The section has the instrumentation necessary for sample preparation — especially the cryo-technology for biological electron microscopy.
While the in-house technology is valuable, the staff’s skills are priceless. Each member of IMG is a scientist with a longstanding career and expertise in diverse fields. Their experience and knowledge makes the section a gold mine for all fields of science.
IMG offers, in addition to excellent maintenance and user training, their collaboration for scientific projects. This includes helping to design experiments, performing highly sophisticated experiments, project planning, and even assisting with grant applications.
The access to the OIST Imaging Section’s resources is open locally, nationally and globally. A local collaboration with three different departments at the University of the Ryukyus has recently been established. The section is also involved with a project at Tokyo University under the auspices of the newly established joint research programme, Jumps Research Collaboration Program (JUMPS), initiated by OIST Provost Dr. Mary Collins.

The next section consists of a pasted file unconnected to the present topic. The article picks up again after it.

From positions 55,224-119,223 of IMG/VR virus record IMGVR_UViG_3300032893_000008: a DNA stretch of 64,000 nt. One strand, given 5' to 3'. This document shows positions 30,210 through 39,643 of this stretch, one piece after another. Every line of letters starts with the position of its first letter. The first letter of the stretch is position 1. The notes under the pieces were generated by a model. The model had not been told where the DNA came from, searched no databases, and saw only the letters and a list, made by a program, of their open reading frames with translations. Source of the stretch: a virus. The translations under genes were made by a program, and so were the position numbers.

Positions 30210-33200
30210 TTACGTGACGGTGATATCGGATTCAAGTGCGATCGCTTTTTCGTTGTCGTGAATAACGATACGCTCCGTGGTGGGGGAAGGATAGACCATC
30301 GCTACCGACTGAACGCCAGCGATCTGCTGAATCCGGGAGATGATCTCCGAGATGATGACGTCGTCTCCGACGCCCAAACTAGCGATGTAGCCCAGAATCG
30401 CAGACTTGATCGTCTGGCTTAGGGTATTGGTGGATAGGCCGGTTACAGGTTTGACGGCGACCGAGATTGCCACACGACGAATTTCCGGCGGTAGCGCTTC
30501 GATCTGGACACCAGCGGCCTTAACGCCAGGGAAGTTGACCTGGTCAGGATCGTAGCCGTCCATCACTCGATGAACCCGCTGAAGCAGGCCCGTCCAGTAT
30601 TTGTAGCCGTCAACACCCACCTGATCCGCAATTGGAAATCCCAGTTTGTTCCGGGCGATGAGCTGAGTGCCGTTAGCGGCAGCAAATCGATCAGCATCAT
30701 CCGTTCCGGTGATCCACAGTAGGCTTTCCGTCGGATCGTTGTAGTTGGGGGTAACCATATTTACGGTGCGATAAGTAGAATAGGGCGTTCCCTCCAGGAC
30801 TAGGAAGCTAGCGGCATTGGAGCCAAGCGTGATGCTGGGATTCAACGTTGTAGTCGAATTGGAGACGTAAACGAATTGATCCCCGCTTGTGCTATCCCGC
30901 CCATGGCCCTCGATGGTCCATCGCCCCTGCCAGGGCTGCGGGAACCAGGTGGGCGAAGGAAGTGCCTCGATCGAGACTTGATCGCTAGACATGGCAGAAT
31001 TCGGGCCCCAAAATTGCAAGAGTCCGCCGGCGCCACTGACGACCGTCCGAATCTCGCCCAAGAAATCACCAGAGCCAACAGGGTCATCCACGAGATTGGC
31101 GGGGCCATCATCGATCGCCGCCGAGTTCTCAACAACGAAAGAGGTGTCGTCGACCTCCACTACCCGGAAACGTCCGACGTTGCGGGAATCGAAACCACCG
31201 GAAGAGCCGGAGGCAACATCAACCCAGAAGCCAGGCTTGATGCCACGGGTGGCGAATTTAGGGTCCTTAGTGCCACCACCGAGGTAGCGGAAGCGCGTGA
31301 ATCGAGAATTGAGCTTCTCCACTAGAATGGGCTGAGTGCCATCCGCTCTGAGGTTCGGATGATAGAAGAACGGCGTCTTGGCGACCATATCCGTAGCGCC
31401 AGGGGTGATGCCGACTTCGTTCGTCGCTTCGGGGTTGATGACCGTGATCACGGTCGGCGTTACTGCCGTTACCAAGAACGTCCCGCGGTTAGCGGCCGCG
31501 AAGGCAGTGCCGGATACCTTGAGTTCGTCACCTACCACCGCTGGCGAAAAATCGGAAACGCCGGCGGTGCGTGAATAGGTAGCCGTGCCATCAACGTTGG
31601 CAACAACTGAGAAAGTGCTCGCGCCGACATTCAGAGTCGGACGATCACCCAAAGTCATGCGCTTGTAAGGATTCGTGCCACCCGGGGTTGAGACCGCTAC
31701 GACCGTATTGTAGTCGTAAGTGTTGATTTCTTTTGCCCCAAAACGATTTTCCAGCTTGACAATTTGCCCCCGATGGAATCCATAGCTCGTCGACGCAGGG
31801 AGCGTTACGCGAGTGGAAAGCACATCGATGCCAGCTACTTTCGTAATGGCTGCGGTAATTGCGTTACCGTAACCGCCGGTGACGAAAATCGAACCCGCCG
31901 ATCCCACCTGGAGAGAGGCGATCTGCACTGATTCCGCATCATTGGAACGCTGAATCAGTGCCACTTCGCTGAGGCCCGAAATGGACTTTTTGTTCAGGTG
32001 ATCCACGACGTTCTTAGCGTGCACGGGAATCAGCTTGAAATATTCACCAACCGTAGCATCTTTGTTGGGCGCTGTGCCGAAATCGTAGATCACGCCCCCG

Dr. Humbel is also engaged in outreach activities to help strengthen OIST’s visibility within the scientific community, and he plays a role in setting up and extending a network of international collaborations with institutions worldwide in the field of electron microscopy.
“Okinawa has a unique position as an island close to many Asian countries,” says Humbel. “My dream is to make OIST, and hence Okinawa, a hub for the Asian scientific community, including Oceania.”
To disseminate their expert knowledge, the section is actively involved in teaching and training activities.
The IMG Section is organising annual specialised courses in the field of microscopy such as the “Advanced Light Microscopy Course” under the banner of ABiS. The ABiS programme is a national initiative for Advanced Bioimaging Support funded by the Japanese Society for the Promotion of Sciences Kakenhi Grant. In 2018, ABiS became an official member of the international microscopy network, Global BioImaging (GBI).